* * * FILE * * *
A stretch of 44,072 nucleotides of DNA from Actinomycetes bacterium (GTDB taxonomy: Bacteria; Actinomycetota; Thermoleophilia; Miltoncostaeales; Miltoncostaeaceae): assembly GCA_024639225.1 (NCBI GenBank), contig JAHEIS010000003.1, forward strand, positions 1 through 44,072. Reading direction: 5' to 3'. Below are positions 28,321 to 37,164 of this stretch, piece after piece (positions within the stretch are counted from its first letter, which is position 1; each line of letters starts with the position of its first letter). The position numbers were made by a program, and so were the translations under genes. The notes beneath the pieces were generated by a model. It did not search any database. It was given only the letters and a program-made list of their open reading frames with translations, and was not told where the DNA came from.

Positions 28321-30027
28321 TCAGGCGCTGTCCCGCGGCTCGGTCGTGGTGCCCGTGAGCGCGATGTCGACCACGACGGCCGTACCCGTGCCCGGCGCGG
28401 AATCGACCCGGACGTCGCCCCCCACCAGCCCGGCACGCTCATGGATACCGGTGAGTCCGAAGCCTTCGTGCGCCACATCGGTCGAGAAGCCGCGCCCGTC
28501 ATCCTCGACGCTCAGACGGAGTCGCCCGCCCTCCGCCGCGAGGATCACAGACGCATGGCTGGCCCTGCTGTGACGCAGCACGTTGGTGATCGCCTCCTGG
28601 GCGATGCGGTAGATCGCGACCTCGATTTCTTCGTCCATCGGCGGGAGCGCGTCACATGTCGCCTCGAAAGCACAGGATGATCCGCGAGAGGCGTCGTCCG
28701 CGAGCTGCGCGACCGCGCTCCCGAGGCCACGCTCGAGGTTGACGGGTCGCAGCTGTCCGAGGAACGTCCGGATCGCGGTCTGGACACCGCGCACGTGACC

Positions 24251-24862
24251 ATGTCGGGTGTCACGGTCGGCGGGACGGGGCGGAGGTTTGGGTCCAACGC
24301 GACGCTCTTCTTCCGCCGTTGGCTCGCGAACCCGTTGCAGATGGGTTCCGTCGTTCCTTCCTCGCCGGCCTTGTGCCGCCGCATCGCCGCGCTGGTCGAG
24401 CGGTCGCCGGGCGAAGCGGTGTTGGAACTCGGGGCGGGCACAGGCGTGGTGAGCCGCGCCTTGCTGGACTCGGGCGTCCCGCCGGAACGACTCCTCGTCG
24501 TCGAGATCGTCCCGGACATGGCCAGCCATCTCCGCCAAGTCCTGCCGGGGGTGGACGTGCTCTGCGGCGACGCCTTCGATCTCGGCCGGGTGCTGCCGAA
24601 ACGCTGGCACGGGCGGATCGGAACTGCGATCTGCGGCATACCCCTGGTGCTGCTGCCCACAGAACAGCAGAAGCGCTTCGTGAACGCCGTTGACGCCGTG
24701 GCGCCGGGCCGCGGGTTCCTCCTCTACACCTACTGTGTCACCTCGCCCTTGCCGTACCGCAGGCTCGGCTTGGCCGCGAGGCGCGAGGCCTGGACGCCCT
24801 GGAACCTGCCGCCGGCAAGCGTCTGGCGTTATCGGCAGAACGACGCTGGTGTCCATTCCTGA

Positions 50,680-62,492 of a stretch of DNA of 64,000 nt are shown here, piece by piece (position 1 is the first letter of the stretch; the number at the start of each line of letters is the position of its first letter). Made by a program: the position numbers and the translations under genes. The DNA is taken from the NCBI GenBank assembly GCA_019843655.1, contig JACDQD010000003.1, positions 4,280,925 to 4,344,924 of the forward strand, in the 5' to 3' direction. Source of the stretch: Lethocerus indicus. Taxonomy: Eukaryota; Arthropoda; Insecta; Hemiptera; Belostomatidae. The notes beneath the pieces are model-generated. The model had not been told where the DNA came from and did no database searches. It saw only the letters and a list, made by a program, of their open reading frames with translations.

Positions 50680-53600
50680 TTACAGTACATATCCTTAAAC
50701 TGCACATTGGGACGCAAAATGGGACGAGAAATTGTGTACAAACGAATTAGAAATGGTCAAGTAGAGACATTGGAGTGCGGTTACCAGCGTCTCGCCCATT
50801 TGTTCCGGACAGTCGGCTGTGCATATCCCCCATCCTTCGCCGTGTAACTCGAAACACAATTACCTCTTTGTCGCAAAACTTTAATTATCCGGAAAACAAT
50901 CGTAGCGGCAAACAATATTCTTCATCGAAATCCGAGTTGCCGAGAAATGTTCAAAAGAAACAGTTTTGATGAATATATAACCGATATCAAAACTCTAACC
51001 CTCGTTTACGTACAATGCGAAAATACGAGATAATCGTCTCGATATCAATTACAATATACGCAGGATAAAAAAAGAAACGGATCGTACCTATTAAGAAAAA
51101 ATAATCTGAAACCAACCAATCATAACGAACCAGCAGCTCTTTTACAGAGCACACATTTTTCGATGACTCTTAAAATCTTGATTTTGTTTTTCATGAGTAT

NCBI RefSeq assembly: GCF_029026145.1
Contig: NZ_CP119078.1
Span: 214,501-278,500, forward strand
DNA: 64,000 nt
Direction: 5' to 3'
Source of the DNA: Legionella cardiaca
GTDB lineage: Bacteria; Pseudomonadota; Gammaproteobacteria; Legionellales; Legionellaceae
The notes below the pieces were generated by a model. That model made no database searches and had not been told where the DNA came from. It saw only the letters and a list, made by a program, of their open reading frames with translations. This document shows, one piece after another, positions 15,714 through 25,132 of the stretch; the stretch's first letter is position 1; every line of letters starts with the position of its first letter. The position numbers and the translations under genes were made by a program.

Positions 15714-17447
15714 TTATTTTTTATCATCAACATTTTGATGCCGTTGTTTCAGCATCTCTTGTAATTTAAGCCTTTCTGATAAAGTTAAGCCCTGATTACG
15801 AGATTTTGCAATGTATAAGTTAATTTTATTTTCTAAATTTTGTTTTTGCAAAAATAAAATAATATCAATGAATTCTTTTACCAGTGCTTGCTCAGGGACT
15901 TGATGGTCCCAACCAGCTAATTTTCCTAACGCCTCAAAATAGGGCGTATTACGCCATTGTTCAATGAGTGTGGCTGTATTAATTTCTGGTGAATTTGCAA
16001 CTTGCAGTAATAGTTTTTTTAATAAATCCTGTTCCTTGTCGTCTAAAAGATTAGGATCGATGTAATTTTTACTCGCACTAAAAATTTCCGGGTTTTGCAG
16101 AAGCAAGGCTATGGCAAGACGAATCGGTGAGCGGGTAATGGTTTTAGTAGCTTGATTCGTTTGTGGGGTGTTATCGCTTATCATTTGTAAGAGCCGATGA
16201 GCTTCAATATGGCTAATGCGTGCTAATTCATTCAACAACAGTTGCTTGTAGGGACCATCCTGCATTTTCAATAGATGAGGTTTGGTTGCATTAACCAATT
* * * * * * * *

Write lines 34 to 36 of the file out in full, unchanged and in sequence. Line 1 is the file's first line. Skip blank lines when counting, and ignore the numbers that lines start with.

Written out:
15801 AGATTTTGCAATGTATAAGTTAATTTTATTTTCTAAATTTTGTTTTTGCAAAAATAAAATAATATCAATGAATTCTTTTACCAGTGCTTGCTCAGGGACT
15901 TGATGGTCCCAACCAGCTAATTTTCCTAACGCCTCAAAATAGGGCGTATTACGCCATTGTTCAATGAGTGTGGCTGTATTAATTTCTGGTGAATTTGCAA
16001 CTTGCAGTAATAGTTTTTTTAATAAATCCTGTTCCTTGTCGTCTAAAAGATTAGGATCGATGTAATTTTTACTCGCACTAAAAATTTCCGGGTTTTGCAG